Many websites suffer from what is commonly called TMI - too much information. It's understandable why this happens. After all, a website can take the place of what used to happen in person, or at least over the telephone. In person-to-person interaction, the first person can tell the other what they're looking for, so it's easier for the second person to help them. But on the internet, you don't know why someone has come to your website, so it's easy to get bogged down in trying to address every concern, every possible query and all areas of interest. This can lead to web pages that are stuffed full of images, overly long text, buttons, banners and more. This can overwhelm your website visitors and leave them unable to work out what to do. If this happens, they may just go elsewhere to find the information or buy the product they're looking for.
There are some simple things you can do to avoid falling into this trap. Firstly, be sure to think carefully about the structure and navigation of your website. If itâs clear how a visitor can move around your website, they'll easily be able to work out where they want to go and find what they're looking for. This means you can have less information and clutter on a page, because you don't need to show the visitor everything at once. One way to do this is to group related items together. For example, if you install lighting, you might want to categorise your website into pages about bathroom lighting, kitchen lighting, industrial lighting, shop lighting and so on, rather than having just one page that covers all the lighting supplies you stock.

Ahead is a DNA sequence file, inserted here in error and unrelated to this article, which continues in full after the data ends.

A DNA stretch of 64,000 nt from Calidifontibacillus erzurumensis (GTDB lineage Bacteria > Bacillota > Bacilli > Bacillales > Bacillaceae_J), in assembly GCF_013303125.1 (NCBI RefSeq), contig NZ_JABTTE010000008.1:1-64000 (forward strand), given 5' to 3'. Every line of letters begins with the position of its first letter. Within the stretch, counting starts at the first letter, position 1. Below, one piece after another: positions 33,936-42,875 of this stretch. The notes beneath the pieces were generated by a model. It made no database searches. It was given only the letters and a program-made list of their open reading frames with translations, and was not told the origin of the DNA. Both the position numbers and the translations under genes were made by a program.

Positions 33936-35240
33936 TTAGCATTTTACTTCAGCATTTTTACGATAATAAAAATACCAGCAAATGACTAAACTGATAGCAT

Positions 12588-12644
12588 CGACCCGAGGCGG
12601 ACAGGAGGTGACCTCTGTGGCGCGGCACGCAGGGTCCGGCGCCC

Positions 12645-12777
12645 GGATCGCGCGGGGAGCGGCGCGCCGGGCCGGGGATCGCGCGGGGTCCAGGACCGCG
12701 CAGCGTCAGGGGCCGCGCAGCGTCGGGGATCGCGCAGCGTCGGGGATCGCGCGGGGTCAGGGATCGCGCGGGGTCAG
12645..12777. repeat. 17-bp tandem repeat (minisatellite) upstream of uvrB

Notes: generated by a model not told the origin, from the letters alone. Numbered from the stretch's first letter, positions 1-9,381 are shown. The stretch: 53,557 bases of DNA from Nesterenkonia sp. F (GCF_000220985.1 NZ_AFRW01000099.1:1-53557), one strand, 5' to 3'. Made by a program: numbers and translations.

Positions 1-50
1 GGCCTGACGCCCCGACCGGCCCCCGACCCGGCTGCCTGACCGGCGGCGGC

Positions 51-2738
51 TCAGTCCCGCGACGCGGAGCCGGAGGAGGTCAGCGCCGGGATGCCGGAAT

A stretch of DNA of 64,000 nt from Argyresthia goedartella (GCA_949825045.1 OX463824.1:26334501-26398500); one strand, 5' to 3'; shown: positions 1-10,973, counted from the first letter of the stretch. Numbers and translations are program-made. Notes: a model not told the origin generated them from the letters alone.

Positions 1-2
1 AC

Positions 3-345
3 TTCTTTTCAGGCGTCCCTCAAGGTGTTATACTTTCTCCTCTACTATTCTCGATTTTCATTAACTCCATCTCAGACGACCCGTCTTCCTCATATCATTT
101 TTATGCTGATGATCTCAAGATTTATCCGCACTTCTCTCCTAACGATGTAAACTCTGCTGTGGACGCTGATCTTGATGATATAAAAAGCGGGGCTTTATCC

You should also try to ensure your pages are visually clean and simple. Don't use lots of different fonts or lots of images unless there's a real need to do so. Otherwise, it will simply confuse your visitor as they won't be able to focus on the key thing you want them to focus on. If you do want to emphasise something, use a bold version of your main font or have a box that highlights the information. Use these kinds of features sparingly to ensure that the reader's eye is drawn to them.
Keeping information simple can be counter-intuitive, but you need to remember how much information people are bombarded with every hour of every day. By clearing the clutter and organising your website sensibly, visitors are far more likely to stay on your website and become customers. This will also support your search engine optimisation (SEO) work, as the longer they stay and the more they share links to your website with other people, the better your website will fare in Google's rankings.
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